As mentioned above, the loss of hair cells appeared significantly H2O2 concentration-dependent, which may due to the activation of apoptosis induced by H2O2. To confirm the occurrence of apoptosis, we used TUNEL POD staining. As shown in Figure 6, the TUNEL-positive cells were first observed in the OHC area in the 0.75 mM group. In the 1 mM group, a large number of OHCs appeared apoptosis and a portion of IHCs lost directly. After treatment with 3-TYP, apoptosis of hair cells occurred earlier and severer, as the TUNEL-positive cells were first observed in the OHC area in the 0.5 mM group and more TUNEL-positive OHCs were in the 0.75 mM group. Furthermore, in the 1 mM group, none of OHCs survived and almost half of IHCs lost directly. However, we still could observe a TUNEL-positive cell in IHC area. This suggests that H2O2 induces apoptosis of hair cells in the CBMs, and administration of 3-TYP could exacerbate the occurrence of apoptosis.

4. Discussion

Hair cells mainly function in turning the sound wave energy into electric signals [34]. Although SNHL could be caused by many factors, including genetic factors, aging, chronic cochlear infections, infectious diseases, ototoxic drugs, and noise exposure, most of the SNHL occurs due to the irreversible loss of HCs and spiral ganglion neurons (SGNs), both of which have limited regeneration ability in adult mammals [35]. Thus, how to protect the cochlear HC is a key scientific question in the hearing research field. As the human cochlear is inaccessible, in vitro animal models could be a crucial way to study SNHL. Here, we studied the oxidative damage to the organ of Corti caused by H2O2 and further investigated the changes of the oxidative damage after inhibition of SIRT3. Accumulation of ROS could result in various degrees of loss of hair cells and ribbon synapses, decrease of mitochondrial membrane potential, and decrease of SIRT3 and related protein expression. Furthermore, under the administration of 3-TYP, oxidative damage was aggravated.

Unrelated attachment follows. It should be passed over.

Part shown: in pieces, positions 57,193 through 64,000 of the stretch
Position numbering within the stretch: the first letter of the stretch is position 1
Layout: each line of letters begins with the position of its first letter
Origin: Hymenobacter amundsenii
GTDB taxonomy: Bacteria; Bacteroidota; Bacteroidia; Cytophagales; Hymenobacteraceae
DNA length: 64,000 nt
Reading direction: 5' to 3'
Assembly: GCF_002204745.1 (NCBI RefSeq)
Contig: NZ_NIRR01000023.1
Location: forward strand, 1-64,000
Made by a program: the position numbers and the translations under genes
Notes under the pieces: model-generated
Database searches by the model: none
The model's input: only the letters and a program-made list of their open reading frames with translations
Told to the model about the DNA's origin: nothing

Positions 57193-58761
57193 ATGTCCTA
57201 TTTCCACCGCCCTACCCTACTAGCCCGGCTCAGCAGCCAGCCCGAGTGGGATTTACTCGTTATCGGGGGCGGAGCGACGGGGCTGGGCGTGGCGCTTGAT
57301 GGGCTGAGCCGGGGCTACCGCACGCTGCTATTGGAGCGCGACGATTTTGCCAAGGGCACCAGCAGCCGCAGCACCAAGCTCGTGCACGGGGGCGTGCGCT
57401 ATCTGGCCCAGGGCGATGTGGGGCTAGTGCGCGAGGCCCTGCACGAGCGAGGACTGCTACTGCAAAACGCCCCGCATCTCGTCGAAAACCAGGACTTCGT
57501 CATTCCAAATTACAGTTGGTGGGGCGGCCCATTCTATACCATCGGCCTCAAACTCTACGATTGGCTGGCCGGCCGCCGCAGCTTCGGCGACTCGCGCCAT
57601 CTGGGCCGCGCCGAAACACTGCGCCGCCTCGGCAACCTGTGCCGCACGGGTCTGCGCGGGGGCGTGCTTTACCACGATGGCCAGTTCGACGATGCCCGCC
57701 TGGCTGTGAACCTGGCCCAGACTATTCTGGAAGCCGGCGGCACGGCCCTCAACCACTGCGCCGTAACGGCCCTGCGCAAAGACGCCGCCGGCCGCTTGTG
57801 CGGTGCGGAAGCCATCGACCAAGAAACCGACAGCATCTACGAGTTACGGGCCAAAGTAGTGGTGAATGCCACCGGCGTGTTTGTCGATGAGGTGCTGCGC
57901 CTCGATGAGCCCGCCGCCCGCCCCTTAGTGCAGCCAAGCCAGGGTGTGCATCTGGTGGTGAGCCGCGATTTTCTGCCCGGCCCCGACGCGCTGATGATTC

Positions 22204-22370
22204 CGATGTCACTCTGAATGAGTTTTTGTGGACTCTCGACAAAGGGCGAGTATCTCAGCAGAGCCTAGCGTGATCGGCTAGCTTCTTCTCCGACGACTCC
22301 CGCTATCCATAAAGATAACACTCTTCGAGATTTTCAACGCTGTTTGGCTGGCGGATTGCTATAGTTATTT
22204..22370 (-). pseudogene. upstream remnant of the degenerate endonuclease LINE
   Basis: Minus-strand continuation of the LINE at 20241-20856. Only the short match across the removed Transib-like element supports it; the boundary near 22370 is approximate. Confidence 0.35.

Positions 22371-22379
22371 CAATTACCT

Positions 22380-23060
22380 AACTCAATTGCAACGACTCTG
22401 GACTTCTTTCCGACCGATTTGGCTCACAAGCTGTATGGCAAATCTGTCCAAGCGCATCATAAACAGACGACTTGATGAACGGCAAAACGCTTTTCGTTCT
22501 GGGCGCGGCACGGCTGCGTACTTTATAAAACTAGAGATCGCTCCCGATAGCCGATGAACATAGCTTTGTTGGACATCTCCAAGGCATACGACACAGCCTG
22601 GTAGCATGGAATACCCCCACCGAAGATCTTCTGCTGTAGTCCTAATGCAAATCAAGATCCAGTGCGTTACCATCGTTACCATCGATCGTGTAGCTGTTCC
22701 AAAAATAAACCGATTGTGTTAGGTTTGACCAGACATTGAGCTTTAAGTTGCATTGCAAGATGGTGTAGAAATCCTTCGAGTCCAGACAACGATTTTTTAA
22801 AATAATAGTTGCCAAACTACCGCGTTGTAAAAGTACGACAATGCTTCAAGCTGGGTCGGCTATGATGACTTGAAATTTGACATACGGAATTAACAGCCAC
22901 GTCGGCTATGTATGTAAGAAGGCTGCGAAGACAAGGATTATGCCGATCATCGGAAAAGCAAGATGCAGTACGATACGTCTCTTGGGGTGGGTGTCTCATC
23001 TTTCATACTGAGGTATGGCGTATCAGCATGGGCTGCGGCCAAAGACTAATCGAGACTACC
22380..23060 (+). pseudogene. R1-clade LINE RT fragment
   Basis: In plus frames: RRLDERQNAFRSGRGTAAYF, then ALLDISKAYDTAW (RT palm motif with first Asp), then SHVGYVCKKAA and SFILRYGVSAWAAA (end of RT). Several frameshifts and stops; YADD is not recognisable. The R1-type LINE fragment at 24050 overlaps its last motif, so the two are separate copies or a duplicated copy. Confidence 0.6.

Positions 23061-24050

4.1. Apoptosis May Contribute to Loss of HCs

It has been proven that hearing mostly depends on hair cells to convert mechanical stimulation to electrochemical activity and the IHC ribbon synapses to transmit electrochemical signals [36, 37]. OHCs are mainly responsible for the active mechanical amplification process, which facilitates high sensitivity and good frequency resolution. IHCs are responsible for sound detection and provide afferent auditory neurotransmission to the brain [11, 38, 39]. In this study, cochlear sensory hair cells and IHC ribbon synapses in cochlear explants exhibited dose-dependent cytotoxic effects when exposed to H2O2. At certain concentration group, we viewed an enormous loss of OHCs and a slight loss of IHCs. Previous research has shown that the degeneration and loss of hair cells are largely due to the activation of apoptosis [40, 41]. Apoptosis occurs in two ways: the extrinsic pathway, activated by death receptors, and the intrinsic pathway, initiated by a change in mitochondrial membrane permeability [4244]. Mitochondrial dysfunction causes the permeability transition pore to open in an irreparable way, which subsequently leads to rise of the permeability of mitochondrial outer membrane [42, 45]. Moreover, the accumulation of ROS, decrease of the mitochondrial membrane potential, and release of apoptosis-related factors and cytochrome c were induced by mitochondrial dysfunction spark apoptotic and necrotic cell death pathways as well [44, 46].

4.2. Lack of Energy May Contribute to Synaptic Loss